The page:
4. Shade your home
Keeping your home shaded and out of direct sunlight will help it stay cooler during summer months, saving you money on electricity expenses. One of the easiest and cheapest ways to do this is to plant trees.
“Plant large shade trees on the south and west sides of the house,” Foss said. In fact, trees offer more than just shade. They release water vapor, which further cools the air around them.
Visit a local plant nursery for help with choosing shade trees that will grow quickly and thrive in your area’s climate. Each of these trees can cost $25 to $150 or more, depending on the species and maturation. “It’ll take a few years before they start shading the house, but when they do, the benefit will be noticeable,” Foss said.
Awnings are another option to shade your home. Installing an awning can cost from $400 to $5,500, according to HomeAdvisor in June 2018.
5. Install solar panels
Instead of trying to block the sun, why not harness it to generate your own energy? Installing solar panels allows you to do just that.
“It’s always a good time to install solar panels on your roof if you have a flat roof or a south-facing sloped roof,” Foss said. As solar panels generate electricity, they power your home, meaning you’ll rely less on electricity from the grid. You might even generate enough power to sell some of it back to your utility company.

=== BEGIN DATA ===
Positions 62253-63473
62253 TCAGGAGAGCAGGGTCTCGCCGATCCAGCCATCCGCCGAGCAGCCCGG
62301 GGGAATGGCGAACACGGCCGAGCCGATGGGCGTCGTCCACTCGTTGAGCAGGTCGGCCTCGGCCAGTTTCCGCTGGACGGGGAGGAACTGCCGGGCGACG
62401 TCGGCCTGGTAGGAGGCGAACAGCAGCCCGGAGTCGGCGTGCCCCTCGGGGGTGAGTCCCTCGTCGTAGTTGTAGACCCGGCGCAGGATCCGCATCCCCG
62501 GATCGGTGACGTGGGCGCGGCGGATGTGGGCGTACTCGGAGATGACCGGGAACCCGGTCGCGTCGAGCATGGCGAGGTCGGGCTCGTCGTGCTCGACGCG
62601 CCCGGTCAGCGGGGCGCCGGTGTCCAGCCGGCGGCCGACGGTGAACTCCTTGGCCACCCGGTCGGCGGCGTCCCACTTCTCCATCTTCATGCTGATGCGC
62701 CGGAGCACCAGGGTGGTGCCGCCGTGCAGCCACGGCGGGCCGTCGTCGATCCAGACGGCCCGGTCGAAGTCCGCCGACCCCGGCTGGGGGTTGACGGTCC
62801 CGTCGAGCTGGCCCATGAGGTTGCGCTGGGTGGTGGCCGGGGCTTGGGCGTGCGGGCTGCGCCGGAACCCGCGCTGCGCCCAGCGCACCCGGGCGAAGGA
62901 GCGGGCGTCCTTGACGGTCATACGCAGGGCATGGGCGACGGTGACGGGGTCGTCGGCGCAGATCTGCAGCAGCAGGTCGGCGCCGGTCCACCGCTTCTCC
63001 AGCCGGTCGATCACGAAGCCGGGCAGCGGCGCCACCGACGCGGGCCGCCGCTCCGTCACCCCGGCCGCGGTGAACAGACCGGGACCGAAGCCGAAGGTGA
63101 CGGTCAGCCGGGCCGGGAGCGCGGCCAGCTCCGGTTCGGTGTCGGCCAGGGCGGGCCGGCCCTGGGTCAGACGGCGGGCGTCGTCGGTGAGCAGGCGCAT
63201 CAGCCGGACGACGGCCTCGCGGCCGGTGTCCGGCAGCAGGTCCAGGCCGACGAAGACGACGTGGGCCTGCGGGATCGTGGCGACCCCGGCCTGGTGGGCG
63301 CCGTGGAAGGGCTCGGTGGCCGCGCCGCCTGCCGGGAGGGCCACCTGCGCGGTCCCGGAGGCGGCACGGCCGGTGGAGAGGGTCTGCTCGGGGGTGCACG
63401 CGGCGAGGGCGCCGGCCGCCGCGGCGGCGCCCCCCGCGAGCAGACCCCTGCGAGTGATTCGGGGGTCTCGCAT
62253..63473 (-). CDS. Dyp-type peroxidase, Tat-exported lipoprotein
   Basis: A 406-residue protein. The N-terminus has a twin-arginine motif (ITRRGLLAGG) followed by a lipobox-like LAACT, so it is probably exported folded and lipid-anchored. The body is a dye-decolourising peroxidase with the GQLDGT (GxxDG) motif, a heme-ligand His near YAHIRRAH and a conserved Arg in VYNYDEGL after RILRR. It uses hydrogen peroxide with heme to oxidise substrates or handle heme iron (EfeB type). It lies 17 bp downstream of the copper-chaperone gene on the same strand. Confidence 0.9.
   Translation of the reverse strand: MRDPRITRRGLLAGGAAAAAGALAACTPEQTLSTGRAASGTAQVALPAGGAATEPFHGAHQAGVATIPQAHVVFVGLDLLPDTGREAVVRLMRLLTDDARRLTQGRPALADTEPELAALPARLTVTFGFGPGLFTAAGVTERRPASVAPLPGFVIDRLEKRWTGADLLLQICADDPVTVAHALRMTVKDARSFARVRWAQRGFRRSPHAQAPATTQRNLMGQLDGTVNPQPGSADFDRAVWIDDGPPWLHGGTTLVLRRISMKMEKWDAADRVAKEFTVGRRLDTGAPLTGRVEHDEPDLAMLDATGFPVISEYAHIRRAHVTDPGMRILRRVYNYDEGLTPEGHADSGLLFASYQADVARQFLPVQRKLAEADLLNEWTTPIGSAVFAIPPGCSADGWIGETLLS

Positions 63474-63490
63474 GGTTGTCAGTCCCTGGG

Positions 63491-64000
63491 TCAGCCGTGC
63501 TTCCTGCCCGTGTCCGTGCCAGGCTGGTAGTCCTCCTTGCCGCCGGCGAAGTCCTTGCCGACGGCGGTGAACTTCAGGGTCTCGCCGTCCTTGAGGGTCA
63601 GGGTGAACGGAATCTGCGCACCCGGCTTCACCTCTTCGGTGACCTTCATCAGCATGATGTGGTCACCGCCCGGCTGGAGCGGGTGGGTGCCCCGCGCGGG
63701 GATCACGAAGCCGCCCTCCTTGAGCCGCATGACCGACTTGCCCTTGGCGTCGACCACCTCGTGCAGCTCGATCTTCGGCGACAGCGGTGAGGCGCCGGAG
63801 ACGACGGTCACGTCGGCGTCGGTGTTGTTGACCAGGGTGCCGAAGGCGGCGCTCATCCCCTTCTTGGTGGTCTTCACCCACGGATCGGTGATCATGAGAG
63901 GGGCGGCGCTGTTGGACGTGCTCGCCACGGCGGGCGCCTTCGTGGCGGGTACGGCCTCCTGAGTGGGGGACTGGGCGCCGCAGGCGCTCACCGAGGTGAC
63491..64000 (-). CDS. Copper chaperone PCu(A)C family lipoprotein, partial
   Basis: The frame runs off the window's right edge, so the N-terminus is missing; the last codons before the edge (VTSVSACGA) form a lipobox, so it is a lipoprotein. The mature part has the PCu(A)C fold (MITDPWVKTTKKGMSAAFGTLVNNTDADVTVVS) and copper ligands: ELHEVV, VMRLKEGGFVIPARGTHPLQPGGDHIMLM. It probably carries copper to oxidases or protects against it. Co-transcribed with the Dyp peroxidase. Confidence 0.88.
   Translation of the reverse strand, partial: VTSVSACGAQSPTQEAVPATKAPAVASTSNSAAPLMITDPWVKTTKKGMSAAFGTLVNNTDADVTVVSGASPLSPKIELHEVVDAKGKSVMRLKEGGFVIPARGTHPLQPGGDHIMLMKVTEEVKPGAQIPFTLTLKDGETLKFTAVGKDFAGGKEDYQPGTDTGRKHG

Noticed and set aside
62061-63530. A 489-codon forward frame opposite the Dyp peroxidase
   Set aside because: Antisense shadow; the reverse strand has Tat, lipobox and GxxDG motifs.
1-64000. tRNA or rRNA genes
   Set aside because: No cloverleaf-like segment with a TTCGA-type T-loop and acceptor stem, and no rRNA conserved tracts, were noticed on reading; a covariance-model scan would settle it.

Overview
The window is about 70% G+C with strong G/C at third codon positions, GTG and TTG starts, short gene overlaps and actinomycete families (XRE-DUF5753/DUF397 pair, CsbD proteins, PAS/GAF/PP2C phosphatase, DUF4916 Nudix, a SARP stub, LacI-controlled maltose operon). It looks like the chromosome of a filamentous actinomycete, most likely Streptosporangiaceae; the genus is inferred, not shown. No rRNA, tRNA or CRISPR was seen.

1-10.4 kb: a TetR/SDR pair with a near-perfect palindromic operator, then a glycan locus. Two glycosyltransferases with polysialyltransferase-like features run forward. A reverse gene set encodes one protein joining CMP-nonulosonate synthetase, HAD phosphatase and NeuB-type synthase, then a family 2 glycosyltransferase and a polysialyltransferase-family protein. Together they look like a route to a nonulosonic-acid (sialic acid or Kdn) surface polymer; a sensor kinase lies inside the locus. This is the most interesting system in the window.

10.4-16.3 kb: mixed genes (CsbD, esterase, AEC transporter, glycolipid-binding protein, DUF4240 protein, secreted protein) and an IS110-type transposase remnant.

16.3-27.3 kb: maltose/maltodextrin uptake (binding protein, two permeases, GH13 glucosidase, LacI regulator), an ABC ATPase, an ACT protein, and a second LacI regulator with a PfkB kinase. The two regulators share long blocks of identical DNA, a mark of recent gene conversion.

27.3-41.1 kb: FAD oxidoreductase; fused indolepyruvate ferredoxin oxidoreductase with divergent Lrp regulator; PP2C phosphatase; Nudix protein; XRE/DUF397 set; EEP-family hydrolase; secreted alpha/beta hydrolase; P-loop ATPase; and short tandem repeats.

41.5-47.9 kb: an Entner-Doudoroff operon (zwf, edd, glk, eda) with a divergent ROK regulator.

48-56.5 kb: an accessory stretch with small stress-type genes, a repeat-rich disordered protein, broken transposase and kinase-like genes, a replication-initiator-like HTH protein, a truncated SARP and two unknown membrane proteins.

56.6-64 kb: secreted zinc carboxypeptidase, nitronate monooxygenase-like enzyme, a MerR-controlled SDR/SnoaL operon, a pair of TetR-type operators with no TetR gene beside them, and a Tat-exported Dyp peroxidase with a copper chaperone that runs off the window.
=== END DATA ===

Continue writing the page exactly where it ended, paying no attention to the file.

Don’t wait too long to install solar panels. “The 30% federal solar panel rebate starts phasing out in 2020, so take advantage of that,” Foss added.
How to pay for summer home improvements
Once you pick a home project to tackle over the summer, you need to figure out the financial side. Spend some time researching costs and budgeting for the project. Here’s what to do:
- Plan out home improvement costs. Find out how much the improvement will cost, including labor and materials. From there, you can allocate the costs out of your available funds or save up for this short-term goal if you don’t have enough money on hand.
- Pay with cash. It can be tempting to go into debt for these summer home improvements, but resist the urge. Borrowing to improve your home adds interest and fees to costs that already might be high. Put off the purchase and save up until you can pay in cash.
- If you have to borrow, do it wisely. If you can’t delay the project and need to borrow money to cover it, look for affordable ways to pay for a home improvement. Borrowing through a home equity loan or personal loan for home improvements typically will cost less than paying for the project with a credit card, for example.
- Manage debt responsibly. If you use credit or a loan to pay for a home improvement project, you can avoid huge interest costs by paying the debt off early. If you pay with a credit card or other form of high-interest debt, see if you can reduce your overall interest charges through a credit card balance transfer or credit card consolidation.
An energy-efficient home: Lower costs and more comfort
These summer home improvement ideas hold big promise. “Many of the improvements that can lower cooling bills will also improve the comfort and indoor air quality of the home,” Foss said.
If you keep costs low and avoid borrowing, you’ll get a better return on the investment from these home upgrades.